January 25th, 2003 § Comments Off on Again? § permalink

I came home to find that the Internet has suffered a massive DDOS attack. I don’t know what’s worse: that the attack resulted from a flaw in a Microsoft product; or that so many server out there are open and unpatched because of clueless administrators; or that everything will be forgotten in a few weeks because we have a culture of not caring about software flaws.

From what is known, this attack effectively disabled five of thirteen root nameservers. As such attacks are becoming more common, I don’t believe anybody will be surprised if a coming attack succeeds in disabling all root nameservers simultaneously.


January 25th, 2003 § Comments Off on Frailty § permalink

One of the most common mistakes we make is to believe some things will never happen to us. Especially with respect to violence. We read about it in the newspapers, we know it is becoming worse, but we never really believe something can happen until it does.

Today, I returned from work to my home, and if things had happened differently, I would not find my wife here: she and a friend were robbed at gunpoint, and almost were kidnapped — or worse; only God knows. They had spent the afternoon together, and later this friend brought my wife home. When they arrived at the front door, they stood in the car for a few minutes, talking. That’s when three armed young men ordered them to get out of the car. You can imagine what happened in few succeeding minutes. The robbers were extremely nervous, and ordered my wife and the other lady to get again in the back seat of the car. Fortunately, my wife managed to talk them in letting her and her friend go. She cannot explain how she found the courage to argue with them. The robbers then took their purses, got in the car, and disappeared. Thanks for God, it was over.

As I write this now, a few hours are gone. My wife is asleep, feeling better. The car is ensured, and the loss will not be too big. Obviously, nothing can compensate for the fear my wife and her friend endured, but everything is well now. Except for the documents, nothing else too valuable was in the purses. My wife lost her cell phone, but as she ironically said later: “At least the cell phone was broken, and the purse was very old.”

It’s strange to think this just happened. I lived almost all of my life in the same part of the city. I relocated a few times, but to different houses, and, except for two years in a another part of the city, I always have been in some point of two neighborhoods. When I was a child, the street I lived on was one of the most peaceful in that parts. The little traffic it had was caused by people living there. Theft was almost unheard of. When my wife and I got married, we choose a house in another neighborhood, but not much far from there. We chose it because it is situated near our church, and that would help in our ministries. We also had no problem with violence. Until now. The police officer that handled the case today told my wife the level of violence is increasing exponentially in this parts.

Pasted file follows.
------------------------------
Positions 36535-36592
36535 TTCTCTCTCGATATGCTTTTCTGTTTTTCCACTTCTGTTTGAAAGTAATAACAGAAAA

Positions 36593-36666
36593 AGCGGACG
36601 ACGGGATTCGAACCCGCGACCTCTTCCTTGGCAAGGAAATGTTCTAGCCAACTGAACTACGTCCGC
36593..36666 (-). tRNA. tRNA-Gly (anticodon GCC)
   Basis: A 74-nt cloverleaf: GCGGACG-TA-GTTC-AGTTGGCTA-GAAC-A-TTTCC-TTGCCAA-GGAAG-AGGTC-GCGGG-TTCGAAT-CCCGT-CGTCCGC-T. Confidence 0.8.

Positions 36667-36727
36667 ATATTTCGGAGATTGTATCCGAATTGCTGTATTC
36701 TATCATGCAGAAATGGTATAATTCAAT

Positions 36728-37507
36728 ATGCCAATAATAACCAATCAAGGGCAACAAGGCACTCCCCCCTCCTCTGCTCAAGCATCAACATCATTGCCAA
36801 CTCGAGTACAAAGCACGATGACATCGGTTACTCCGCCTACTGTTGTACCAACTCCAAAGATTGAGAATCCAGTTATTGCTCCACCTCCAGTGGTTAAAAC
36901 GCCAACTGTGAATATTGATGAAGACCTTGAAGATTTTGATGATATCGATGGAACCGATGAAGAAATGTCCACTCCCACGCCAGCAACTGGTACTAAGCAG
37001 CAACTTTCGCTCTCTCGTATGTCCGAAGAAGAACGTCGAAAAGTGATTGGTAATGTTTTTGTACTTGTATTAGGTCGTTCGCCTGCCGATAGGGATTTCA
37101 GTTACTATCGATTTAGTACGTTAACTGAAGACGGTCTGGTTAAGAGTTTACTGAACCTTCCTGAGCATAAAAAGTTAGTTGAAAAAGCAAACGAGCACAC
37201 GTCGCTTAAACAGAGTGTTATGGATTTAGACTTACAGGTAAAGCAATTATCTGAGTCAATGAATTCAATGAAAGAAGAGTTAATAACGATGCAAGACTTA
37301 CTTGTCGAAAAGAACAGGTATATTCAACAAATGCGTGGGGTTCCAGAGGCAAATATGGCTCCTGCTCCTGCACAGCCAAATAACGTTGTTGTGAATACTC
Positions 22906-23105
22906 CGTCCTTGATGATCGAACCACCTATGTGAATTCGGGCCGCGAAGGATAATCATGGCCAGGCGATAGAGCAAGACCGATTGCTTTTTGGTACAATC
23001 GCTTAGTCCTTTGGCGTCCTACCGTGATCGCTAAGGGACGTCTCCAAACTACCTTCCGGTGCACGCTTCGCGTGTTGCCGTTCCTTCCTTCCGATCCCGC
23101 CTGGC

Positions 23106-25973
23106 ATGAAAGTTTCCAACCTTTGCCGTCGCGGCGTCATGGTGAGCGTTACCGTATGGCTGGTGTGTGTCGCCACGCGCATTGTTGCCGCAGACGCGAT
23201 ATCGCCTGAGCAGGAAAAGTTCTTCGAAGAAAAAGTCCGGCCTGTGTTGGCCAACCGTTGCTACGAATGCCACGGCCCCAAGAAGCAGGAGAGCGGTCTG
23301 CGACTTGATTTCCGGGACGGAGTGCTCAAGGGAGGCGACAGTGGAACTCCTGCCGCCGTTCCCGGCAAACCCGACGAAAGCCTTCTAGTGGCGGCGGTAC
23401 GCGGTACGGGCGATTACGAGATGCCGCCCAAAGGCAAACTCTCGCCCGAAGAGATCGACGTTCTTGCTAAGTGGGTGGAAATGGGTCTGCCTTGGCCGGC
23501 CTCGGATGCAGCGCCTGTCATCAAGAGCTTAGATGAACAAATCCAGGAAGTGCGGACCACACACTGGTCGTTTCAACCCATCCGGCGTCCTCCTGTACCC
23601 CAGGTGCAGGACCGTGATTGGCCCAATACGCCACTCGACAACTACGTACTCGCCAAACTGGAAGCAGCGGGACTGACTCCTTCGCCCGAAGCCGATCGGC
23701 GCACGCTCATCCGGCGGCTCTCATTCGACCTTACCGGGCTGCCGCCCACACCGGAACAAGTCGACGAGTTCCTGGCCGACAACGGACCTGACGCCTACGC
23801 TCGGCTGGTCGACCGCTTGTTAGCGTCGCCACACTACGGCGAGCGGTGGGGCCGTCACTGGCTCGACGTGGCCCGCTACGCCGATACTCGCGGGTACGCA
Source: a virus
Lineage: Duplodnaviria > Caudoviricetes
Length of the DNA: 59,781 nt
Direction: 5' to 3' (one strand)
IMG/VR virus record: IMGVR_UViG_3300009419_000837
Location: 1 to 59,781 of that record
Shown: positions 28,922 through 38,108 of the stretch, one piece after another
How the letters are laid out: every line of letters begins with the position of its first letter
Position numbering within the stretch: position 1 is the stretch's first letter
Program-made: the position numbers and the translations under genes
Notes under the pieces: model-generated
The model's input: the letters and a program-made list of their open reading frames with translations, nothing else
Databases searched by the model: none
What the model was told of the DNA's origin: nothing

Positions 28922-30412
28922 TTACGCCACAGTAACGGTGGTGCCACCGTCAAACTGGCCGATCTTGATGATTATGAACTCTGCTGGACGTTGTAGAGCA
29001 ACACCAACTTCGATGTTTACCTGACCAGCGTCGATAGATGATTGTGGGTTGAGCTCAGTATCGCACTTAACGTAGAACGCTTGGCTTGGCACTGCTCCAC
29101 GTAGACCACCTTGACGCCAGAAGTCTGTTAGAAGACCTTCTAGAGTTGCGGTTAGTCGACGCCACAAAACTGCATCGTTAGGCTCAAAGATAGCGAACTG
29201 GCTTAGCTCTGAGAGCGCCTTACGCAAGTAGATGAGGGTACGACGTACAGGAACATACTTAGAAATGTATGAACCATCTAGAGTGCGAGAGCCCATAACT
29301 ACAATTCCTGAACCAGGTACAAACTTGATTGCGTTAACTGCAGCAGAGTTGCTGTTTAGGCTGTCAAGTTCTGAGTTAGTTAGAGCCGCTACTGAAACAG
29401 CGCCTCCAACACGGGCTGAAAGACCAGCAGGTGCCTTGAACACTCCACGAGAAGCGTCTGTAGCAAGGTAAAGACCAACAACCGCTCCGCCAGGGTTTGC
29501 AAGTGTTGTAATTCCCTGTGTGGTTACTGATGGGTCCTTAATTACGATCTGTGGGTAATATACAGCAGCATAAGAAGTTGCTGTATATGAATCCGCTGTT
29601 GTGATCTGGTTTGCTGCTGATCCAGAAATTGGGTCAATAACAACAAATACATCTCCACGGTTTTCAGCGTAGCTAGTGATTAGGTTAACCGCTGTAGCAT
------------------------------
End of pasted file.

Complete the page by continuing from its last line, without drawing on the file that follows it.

I thank God for His deliverance. Although it’s scares me to think a stranger has the keys to my house in his possession now, I trust God’s provision in that regard. When something like this happens, our perspectives are changed. It’s easier to understand our priorities. The old cliché applies: life is frail.

But as frail as it is, it goes on. Thanks to God.

“And we know that he works all things together for the good of those who love God, who are called according to his purpose.” (Romans 8.28)

Update: Good news! The car was found. It had been abandoned after being used for a robbery in another city. Most of the things stolen were in the car, including my wife’s prescription glasses and identification documents. Some we will just have to buy again, but that’s better than nothing. Thanks God!

Where am I?

You are currently viewing the archives for January, 2003 at Reflective Surface.